Chance pairing/proximal encounter with bust of Charles Darwin and taxidermied Corvidae: Cephalism and human thought

22 Aug 2018 - 11:30

 

Melissa Waters, of the Honours in Curatorship class of 2018, writes about one of her experiences in Berlin. The students went on a trip, funded by the Mellon Foundation, to visit the 10th Berlin Biennale curated by South African Gabi Ngcobo. However, once in Berlin they found the city had many other curated spaces to explore, as well as the Biennale, including the Natural History Museum.

 

Chance pairing/proximal encounter with bust of Charles Darwin and taxidermied Corvidae: Cephalism and human thought

 

The Natural History Museum of Berlin is constructed much like any other museum of the natural world – familial divisions and imposed categorisations delimit the space within. Rooms dedicated to categories like minerals, space, and birds clearly illustrate the human desire to organise the apparently differential aspects of the world into a logical system. While intriguing interventions that disrupt this status quo are not completely absent in the recent history of these kinds of institutions, the pervasiveness of this model means that unusual and truly provoking encounters within such spaces are rare. My visit to Berlin’s museum of natural history did elicit a thought-provoking encounter, albeit by chance. As I bent to photograph a mounted crow, a reflected image in the glass cabinet partly obscured the crow’s face. Usually an annoyance, this reflection instead provided an entry point into considering the way we as human animals study, describe and understand “the natural world.”

The obscurant was a stone bust of Charles Darwin, the famous scientist who theorised the concept of evolution and its mechanism of natural selection. The superimposition of one of the most celebrated thinkers of biological history with that of a crow – moreover, a superimposition at their respective cranial ends, with their heads overlapping – led me to wonder about intelligence and our anthropocentric understanding of it. We term ‘encephalisation’ as the relative brain mass to body mass in animals. Cephal- or cephalo- means ‘head.’ Encephalisation also refers to evolutionary processes, whereby the complexity of organisms has generally increased from the start of biological life, and there has been a trend towards encephalisation – the presence of a defined head and neurological centre. Human animals think of themselves as the culmination of this. Evolutionarily and taxinomically speaking, in terms of human animal-produced knowledge, one of the earliest organisms to exhibit cephalism are the cephalopods. A cephalopod is an animal such as an octopus, squid or nautilus, which is characterised by, among other things, a prominent head. The cephalopods are believed to have evolved during the Late Cambrian period, and are related to mollusks and gastropods or snails.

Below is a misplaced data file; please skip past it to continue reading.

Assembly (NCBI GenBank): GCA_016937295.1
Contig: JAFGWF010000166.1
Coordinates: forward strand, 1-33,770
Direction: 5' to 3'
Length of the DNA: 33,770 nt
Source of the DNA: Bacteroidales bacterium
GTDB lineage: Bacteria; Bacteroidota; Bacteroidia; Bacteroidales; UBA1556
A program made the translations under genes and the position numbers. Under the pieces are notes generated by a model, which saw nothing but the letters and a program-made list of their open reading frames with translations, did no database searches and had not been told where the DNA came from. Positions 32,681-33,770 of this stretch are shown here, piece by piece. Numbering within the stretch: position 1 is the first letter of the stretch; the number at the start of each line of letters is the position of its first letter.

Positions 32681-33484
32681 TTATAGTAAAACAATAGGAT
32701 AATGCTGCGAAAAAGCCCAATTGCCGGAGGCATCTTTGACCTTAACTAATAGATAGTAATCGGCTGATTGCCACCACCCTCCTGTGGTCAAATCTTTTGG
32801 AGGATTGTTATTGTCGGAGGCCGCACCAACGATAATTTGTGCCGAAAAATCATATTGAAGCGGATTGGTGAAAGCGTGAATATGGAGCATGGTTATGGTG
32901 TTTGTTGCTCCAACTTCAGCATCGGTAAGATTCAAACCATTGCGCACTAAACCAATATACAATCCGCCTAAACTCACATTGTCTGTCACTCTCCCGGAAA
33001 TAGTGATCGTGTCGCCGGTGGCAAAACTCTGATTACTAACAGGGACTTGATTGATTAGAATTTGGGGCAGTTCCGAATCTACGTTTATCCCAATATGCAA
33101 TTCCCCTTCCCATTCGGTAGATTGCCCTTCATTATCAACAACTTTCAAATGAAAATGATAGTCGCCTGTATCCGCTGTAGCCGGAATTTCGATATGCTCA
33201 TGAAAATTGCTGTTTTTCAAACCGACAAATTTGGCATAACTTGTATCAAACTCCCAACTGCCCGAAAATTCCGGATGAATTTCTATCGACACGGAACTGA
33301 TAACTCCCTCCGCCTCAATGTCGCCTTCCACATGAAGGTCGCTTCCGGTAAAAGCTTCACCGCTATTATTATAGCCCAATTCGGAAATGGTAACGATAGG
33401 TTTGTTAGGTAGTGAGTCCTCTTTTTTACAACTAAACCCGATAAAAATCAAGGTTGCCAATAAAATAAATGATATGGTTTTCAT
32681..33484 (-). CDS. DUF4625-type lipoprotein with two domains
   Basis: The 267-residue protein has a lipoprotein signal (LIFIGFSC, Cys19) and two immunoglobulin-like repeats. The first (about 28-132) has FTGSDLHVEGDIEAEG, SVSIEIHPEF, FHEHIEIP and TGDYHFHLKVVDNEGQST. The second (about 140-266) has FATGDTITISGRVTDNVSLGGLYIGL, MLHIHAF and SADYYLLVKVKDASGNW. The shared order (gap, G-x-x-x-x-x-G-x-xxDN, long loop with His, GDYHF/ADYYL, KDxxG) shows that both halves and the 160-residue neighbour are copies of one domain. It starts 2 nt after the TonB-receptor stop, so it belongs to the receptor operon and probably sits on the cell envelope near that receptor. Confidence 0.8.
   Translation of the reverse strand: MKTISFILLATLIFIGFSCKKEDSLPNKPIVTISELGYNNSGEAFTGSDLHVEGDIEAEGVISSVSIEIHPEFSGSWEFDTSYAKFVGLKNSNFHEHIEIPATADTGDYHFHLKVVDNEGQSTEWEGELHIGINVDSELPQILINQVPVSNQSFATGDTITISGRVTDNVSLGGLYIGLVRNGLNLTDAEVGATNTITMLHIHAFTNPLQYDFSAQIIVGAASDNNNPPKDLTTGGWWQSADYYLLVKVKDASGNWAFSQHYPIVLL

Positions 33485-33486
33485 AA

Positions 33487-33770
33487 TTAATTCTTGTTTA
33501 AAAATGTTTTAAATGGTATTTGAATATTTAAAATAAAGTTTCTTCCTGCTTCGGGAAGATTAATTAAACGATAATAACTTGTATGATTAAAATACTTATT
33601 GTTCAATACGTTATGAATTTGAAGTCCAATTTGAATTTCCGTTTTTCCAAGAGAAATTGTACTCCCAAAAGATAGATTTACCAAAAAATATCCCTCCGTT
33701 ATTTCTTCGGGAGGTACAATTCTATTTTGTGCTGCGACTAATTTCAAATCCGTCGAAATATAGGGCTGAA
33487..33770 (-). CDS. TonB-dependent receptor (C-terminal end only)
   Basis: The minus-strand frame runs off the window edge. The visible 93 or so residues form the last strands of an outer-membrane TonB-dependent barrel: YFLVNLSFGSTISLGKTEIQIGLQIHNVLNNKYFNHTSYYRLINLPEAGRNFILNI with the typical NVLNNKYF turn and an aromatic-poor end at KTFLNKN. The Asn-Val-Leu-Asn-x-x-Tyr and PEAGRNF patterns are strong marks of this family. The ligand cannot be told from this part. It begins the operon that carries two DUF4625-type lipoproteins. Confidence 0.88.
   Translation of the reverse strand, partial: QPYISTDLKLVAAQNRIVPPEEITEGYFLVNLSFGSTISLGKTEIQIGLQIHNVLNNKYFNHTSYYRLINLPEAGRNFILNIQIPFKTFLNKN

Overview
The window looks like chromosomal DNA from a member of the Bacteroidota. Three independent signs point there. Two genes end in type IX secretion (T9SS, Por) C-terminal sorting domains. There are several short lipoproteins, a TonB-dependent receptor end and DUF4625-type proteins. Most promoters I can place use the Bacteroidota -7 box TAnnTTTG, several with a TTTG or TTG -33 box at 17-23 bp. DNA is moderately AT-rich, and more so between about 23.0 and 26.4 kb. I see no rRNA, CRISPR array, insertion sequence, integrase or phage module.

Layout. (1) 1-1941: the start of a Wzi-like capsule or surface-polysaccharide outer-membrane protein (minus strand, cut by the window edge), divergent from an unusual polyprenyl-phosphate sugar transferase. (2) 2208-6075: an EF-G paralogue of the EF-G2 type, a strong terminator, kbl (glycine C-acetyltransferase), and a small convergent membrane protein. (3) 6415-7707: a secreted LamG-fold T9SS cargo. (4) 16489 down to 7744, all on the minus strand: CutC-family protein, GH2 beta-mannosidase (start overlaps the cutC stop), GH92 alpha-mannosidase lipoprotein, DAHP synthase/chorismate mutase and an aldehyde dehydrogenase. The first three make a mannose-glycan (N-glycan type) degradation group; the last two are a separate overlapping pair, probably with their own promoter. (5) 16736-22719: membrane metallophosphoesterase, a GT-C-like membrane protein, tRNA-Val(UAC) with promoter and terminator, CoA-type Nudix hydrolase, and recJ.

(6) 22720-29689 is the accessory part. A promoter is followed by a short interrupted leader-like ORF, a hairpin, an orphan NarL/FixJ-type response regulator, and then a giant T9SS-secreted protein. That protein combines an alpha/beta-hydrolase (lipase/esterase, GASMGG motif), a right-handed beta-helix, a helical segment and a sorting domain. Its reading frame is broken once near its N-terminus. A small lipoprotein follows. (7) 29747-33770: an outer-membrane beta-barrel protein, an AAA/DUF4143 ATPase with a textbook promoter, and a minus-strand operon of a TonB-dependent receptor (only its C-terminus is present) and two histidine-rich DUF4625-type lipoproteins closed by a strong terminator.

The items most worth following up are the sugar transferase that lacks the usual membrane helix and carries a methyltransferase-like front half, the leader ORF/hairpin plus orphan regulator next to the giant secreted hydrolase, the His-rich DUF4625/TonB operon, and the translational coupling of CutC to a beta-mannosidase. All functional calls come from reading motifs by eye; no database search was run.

An organism’s level of encephalisation is thought to be somewhat correlated to its intelligence. Human animals have derived the encephalisation quotient (EQ), a mathematical equation which is a measure of approximate intelligence for mammals. Humans have an EQ of 7.44, dolphins 5.31, and chimpanzees and crows 2.49. Human animals have categorised crows as one of the most intelligent animals, and as troublesome and haunting, deathly and sinister. Crows exhibit qualities thought to be highly correlated with intelligence. They play, and use and construct tools. They are capable of displacement, like bees and ants, which is communicating about something not spatially or temporally present. Crows can recognise human animals, and distinguish between individuals by facial features. From our biased position, we have constructed an idea of the mind of the crow, as well as those of other animals. References are made here to octopi, snails, humans, crows, bees and ants with regards to encephalisation and measures of intelligence. This chance pairing of objects – Darwin and the crow – enabled me to consider the constructed hierarchy of intelligence and the subjective nature of systems of knowledge.

 

Above photograph of a mounted crow in Berlin’s Natural History Museum's "evolution in action" room, with a reflection of an adjacent bust of Darwin.

Words and photograph by Melissa Waters. If you liked this piece we will be posting more from the students about their time in Berlin.

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